# Adding double value to unsigned 64 bit value gives strange results

``````int main(int argc, char *argv[])
{
uint64_t length = 0x4f56aa5d4b2d8a80;
uint64_t new_length = 0;

new_length = length + 119.000000;

printf("new length  0x%"PRIx64"\n",new_length);

new_length = length + 238.000000;

printf("new length  0x%"PRIx64"\n",new_length);

return 0;
}
```

```

With the above code. I am adding two different double values ​​to an unsigned 64 bit integer. I get the same result in both cases. The program output is shown below

``````\$./a.out
new length  0x4f56aa5d4b2d8c00
new length  0x4f56aa5d4b2d8c00
```

```

I would expect two different results, but this is not the case. I also tried using the `uint64_t`

value `uint64_t`

for `double`

as in

``````new_length = (double)length + 119.000000;
```

```

But that doesn't help either. Any idea on what the problem might be?

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Floating point arithmetic is not precise. As the number increases, the precision of the lower numbers decreases.

0x4f56aa5d4b2d8a80 is a very large number.

What's going on in

``````new_length = length + 119.000000;
```

```

This is what the `length + 119.000000`

double gets cast to do the addition. This double rounded one is pretty dramatic because it's so big. It then reverts back to the integral type uint64_t when assigned to it `new_length`

.

When you call

``````new_length = length + 238.000000;
```

```

It happens that the rounded result ends up the same.

What you really want to do is

``````new_length = length + (uint64_t)238.0;
```

```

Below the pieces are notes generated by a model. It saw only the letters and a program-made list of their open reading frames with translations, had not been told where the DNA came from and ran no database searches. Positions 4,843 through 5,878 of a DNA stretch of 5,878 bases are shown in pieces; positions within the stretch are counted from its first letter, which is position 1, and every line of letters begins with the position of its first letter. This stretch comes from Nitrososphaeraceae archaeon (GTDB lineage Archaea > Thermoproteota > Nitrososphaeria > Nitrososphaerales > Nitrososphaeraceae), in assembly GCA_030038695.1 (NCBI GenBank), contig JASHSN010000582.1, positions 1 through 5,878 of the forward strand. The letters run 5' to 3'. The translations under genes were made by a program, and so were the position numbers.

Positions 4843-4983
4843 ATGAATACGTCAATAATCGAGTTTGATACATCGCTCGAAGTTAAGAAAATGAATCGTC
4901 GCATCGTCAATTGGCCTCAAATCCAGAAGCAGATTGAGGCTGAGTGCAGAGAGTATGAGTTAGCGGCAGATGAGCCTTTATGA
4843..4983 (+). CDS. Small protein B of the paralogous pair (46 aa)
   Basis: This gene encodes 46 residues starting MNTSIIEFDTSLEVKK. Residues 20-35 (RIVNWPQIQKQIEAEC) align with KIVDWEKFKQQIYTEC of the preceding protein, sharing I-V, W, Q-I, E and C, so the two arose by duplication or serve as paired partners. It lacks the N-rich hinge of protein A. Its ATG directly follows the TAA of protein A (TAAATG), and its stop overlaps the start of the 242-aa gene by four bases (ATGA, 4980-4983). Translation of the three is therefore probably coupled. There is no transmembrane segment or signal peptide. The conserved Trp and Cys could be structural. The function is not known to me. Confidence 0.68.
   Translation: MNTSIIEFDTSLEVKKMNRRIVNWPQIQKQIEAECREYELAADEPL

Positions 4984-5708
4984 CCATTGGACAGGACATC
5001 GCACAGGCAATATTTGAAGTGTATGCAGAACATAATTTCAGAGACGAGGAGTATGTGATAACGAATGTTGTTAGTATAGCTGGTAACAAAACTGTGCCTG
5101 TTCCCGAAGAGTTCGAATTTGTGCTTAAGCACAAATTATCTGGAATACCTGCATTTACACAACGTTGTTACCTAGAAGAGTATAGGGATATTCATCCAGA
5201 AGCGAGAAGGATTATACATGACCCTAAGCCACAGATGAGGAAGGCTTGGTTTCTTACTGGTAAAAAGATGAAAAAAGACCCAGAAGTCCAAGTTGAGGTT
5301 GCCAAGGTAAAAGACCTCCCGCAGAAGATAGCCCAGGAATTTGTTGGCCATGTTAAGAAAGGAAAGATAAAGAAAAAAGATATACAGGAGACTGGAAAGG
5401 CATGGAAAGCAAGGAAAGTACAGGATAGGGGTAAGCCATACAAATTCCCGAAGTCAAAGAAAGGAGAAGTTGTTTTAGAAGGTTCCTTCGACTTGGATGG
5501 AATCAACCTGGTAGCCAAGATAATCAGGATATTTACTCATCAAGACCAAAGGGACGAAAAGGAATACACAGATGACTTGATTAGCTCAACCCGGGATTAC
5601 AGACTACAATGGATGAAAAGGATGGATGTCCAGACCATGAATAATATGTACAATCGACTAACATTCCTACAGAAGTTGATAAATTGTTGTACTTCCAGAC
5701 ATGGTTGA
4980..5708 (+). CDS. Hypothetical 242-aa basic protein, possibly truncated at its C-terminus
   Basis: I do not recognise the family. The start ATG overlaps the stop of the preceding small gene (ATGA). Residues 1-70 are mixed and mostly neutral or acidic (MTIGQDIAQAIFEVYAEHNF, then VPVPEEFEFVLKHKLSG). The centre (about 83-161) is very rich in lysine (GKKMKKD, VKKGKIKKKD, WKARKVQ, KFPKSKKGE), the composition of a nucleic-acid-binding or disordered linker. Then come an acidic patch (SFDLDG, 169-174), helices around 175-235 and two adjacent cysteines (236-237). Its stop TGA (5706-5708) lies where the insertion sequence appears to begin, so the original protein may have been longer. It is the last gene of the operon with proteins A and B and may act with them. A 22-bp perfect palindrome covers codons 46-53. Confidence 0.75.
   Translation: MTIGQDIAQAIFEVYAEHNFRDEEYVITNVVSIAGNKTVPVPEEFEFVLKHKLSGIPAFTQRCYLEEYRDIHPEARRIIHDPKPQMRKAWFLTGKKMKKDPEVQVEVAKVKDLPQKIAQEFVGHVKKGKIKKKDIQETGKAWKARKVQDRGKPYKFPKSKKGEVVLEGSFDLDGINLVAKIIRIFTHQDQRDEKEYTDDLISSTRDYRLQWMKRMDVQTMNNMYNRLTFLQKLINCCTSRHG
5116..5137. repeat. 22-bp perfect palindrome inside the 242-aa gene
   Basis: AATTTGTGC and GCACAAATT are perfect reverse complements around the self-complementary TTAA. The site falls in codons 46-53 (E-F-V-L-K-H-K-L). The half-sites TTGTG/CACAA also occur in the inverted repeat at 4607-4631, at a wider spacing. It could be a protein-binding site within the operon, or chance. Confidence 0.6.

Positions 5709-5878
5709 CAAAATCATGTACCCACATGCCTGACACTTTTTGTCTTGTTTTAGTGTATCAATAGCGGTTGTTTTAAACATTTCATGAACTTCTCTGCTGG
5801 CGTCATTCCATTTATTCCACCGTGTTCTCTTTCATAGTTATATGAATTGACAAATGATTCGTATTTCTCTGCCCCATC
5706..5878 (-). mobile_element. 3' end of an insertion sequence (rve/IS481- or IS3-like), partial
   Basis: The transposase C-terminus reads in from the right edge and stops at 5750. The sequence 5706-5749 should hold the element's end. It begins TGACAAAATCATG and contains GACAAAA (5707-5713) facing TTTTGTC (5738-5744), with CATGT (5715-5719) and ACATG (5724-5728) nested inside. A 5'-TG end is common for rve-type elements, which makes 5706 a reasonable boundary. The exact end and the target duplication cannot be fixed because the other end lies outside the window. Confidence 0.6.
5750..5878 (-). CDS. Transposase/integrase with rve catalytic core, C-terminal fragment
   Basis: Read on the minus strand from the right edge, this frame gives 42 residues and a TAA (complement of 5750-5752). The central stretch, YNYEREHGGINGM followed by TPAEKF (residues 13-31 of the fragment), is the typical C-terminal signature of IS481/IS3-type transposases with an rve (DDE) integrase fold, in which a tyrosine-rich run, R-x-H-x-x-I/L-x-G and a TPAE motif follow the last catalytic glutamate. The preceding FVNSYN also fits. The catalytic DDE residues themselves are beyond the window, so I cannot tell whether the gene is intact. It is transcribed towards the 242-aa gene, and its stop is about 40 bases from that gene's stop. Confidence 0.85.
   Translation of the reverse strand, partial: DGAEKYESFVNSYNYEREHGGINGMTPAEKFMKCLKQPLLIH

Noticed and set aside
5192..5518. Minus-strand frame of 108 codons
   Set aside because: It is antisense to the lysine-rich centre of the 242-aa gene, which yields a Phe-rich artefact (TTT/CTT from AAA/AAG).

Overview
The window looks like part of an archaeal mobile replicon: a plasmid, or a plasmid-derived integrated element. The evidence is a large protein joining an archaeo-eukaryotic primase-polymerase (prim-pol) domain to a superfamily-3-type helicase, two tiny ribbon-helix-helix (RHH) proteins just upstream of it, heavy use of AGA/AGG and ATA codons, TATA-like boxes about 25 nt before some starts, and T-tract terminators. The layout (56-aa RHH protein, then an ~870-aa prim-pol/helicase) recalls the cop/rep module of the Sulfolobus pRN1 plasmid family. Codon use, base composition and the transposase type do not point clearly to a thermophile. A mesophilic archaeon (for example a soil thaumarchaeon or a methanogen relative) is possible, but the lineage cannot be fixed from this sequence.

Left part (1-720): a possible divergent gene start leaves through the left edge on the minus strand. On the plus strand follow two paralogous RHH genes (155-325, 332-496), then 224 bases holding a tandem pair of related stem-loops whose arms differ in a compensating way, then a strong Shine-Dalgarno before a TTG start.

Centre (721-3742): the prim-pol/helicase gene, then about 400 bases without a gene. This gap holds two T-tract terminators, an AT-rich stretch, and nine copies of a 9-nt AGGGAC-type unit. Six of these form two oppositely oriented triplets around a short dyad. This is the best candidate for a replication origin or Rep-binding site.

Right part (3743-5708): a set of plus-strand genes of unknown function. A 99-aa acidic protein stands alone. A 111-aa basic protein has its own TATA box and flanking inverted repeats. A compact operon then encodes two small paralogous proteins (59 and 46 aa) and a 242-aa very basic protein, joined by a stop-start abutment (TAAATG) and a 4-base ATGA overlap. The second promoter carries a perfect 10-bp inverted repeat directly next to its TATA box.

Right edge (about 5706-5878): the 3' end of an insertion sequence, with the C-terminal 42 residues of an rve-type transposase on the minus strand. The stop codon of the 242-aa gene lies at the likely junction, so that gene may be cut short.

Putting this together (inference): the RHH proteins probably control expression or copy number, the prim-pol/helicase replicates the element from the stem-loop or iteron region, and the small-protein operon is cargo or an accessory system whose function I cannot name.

This will give you the answer you want. It will use double integral type first, which will be added exactly.

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Since you are adding a floating point operand, both operands are implicitly translated to `double`

, and the addition is done using floating point arithmetic.

However, `double`

it is not accurate enough to accurately hold one of the following values:

``````0x4f56aa5d4b2d8a80 + 119.0  (requires 63 bits of precision)

0100111101010110101010100101110101001011001011011000101011110111
<-------------------63 bits of precision---------------------->

0x4f56aa5d4b2d8a80 + 238.0  (requires 62 bits of precision)

0100111101010110101010100101110101001011001011011000101101101110
<-------------------62 bits of precision--------------------->
```

```

IEEE standard double precision has 53 bits of precision .

As a result, both of them are rounded to the same final value:

``````0x4f56aa5d4b2d8c00  (53 bits of precision)

0100111101010110101010100101110101001011001011011000110000000000
<-----------------53 bits of precision-------------->
```

```

If you want to avoid this rounding, you should avoid floating point arithmetic by moving the operands to integers. (or just using `119`

and `238`

)

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